Through living most of the last twenty years of my life with Bipolar Disorder and PTSD, I have picked up a trick or an idea or a method that works to help calm the pain inside my addled head. Much of it is learned from DBT (Dialectical Behavior Therapy), a lot of it is common sense, and so much more came to me through the process of trial and error.
Captain Jack is right — it is often how you think about a problem, and your attitude toward a “problem,” that is the issue. While I don’t often think of these skills after the storm has passed, when I am in the thick, I am really thankful for the ten random things listed below that help me get through:
- An extreme attempt to change body temperature. From going and standing out in the winter air in shorts and a t-shirt, to a cold compress to the back of the neck, this is my number one go-to coping method. It also works in the form of a super-hot shower, a super-cold shower, frozen bag of peas behind the knees. I don’t know the science, but the temperature change trick almost always snaps me out of hysteria.
- Coloring or doodling. I have several “adult” coloring books and a seriously large collection of markers, pens, colored pencils, crayons. This is becoming a more popular choice among many anxious people, and has even turned into a big of a “fad.” The thing about this “fad” is that is REALLY works. If you can get yourself coloring or doodling, you will find that you can turn your mind over much more easily than if you are just sitting and angsting.
- Phone a friend. Not just for “Who Wants To Be a Millionaire?”, this coping strategy works especially if you have one person in your life that can talk to you for five minutes and bring you outside yourself. For me, this person is usually my dad and sometimes my mom. They both know me well, and often five minutes after picking up the phone, I am mostly calmed down, or at least I have a plan to calm down.
- Get a hug. A hug, or really any physical contact, can be helpful. LarBear knows that if I am really upset and he rubs my neck or my back, that I can start to calm down. There is something reassuring about human touch, something that makes us not feel so alone. Sometimes I can calm down if LarBear simply sits and holds my hand for awhile, even if he says nothing.
- Get up and move. Of course, this is easier said than done. In the midst of hysterics, its tough to get up and do anything, but I find that if I can even get up and do a little pacing, or, even better, find a small area of the house to organize (like a drawer or a shelf…think small!), I can calm myself.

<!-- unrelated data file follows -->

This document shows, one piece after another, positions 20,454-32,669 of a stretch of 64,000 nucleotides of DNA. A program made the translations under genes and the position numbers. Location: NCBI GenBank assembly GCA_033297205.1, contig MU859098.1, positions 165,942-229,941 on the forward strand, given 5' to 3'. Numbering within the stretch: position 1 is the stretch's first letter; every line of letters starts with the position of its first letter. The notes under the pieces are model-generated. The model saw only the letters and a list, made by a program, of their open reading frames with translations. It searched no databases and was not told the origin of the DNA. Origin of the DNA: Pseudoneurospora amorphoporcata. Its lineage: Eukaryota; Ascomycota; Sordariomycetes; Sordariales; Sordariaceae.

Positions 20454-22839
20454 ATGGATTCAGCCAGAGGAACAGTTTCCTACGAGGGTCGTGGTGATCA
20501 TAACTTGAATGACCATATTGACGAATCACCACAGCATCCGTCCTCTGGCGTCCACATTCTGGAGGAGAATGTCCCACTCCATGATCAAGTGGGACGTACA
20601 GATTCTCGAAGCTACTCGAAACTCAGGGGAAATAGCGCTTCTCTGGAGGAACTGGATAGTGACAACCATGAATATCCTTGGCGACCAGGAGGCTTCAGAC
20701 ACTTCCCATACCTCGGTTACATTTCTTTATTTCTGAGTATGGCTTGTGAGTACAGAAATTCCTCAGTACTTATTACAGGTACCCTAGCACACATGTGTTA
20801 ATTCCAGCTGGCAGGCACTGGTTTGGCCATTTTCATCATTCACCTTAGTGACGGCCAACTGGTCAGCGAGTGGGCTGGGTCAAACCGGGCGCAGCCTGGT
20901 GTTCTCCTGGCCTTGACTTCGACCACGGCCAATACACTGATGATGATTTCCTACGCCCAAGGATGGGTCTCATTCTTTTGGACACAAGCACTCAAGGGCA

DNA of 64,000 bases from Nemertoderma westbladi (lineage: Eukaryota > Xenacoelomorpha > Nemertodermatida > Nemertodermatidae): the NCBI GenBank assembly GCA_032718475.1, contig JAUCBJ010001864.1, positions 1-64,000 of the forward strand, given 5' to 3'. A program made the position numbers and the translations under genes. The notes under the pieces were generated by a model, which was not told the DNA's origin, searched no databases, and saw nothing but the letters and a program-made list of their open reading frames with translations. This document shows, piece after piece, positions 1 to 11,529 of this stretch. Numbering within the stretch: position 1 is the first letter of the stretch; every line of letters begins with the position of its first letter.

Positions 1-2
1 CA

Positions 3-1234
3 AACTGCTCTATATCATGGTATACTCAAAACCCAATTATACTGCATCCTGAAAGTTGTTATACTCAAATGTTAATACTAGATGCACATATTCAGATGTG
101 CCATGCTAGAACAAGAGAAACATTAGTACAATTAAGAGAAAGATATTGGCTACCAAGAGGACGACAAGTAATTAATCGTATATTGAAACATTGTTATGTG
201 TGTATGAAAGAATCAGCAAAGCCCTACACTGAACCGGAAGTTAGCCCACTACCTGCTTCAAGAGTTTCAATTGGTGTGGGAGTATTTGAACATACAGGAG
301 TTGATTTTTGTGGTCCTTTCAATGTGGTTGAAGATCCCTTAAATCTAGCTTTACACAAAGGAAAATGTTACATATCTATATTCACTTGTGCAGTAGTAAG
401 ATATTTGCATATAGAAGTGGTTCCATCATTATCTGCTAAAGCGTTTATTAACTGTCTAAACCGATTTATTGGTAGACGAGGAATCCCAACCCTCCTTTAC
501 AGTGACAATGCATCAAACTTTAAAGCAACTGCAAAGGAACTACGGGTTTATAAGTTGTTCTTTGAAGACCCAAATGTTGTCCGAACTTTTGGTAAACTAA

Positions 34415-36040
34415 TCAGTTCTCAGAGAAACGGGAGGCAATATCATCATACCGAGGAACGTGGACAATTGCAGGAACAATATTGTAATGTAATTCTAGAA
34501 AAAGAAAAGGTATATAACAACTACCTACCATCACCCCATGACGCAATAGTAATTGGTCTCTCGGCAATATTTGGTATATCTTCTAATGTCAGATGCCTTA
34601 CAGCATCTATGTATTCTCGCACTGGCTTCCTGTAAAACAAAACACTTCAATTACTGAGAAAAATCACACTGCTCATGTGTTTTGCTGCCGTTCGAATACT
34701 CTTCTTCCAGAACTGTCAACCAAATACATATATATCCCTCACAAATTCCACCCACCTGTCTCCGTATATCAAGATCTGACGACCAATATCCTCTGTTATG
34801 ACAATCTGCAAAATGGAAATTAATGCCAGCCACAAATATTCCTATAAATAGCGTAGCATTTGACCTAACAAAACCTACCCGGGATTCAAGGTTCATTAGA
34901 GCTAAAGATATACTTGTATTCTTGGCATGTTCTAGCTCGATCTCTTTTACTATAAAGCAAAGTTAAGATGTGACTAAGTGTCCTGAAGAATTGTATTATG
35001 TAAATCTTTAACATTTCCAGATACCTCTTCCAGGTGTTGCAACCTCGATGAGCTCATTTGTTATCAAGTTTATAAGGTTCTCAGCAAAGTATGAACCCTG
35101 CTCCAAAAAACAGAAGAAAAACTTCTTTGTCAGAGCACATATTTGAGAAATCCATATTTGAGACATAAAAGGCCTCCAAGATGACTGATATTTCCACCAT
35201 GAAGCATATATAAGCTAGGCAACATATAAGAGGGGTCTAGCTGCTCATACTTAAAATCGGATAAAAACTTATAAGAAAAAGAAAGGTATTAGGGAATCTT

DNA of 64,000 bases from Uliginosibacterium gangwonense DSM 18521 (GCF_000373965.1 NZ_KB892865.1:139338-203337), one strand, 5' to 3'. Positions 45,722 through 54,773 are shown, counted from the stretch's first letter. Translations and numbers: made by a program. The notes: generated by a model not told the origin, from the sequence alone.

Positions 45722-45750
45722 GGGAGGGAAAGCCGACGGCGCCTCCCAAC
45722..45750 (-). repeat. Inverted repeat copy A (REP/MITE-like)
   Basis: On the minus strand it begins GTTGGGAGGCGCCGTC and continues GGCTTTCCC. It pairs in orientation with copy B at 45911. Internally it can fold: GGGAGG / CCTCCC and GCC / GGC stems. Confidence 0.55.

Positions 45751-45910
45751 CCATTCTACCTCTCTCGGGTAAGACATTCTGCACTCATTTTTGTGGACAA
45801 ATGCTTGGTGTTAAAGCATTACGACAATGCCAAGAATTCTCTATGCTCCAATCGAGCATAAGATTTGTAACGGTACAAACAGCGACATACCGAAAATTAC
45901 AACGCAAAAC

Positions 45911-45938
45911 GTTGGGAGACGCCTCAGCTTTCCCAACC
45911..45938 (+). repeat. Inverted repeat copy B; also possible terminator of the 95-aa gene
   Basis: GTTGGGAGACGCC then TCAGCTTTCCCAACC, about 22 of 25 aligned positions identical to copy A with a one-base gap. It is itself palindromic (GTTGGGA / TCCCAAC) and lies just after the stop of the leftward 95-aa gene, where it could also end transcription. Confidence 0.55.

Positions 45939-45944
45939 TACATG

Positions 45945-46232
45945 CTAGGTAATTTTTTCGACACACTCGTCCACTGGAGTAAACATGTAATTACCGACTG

- Five senses meditation. This is a great grounding exercise and it is exactly what it sounds like. Out loud, name five things you can see, five things you can touch, five things you can taste, five things you can smell, five things you can hear, five things you can feel.
- Get it in writing. Blogging is great for anxiety, but journaling or even free-writing can be helpful. I have numerous written pages, where I have been extremely anxious, and have put pen to paper for a set amount of time (usually five minutes) and written down things as they flew through my brain. It is an excellent way of letting thoughts go on down the road.
- Mind your breath. After the temperature-change exercise, the thing I do most to calm down is to focus on my breath. There are many ways to do it, but my favorite is to do a breath in to the count of five and a breath out to the count of seven. You might have to play with it to see what works for you, but if you can put all attention on your breath, you may be able to calm yourself that way.
- Hug a tree. No, seriously, I mean it. Go outside and hug a tree. Panicked, anxious, sobbing your eyes out? Go hug a tree. This is a very grounding exercise, and, similarly, sitting or laying in the grass can be almost as helpful. Concentrate on the textures and feelings through your hands or on your legs.
- PRN medication. As an opportunity of last resort, after I have tried all of these things, or if I have tried several and none are working, I will take a teensy dose of Klonopin. I don’t do it everyday anymore, or even every other day. It is meant for short-term, very occasional use, and I really don’t think there is anything wrong with using that tool in my toolbox, as long as I am not abusing it.
Do you have any coping skills that you use, that I haven’t mentioned? I would love to hear from you and have a blog post full of what works for everyone! In the meantime, as a PLUS-1, maybe take a few minutes and put a Ten Things of Thankful list on your own blog. ‘Till next time!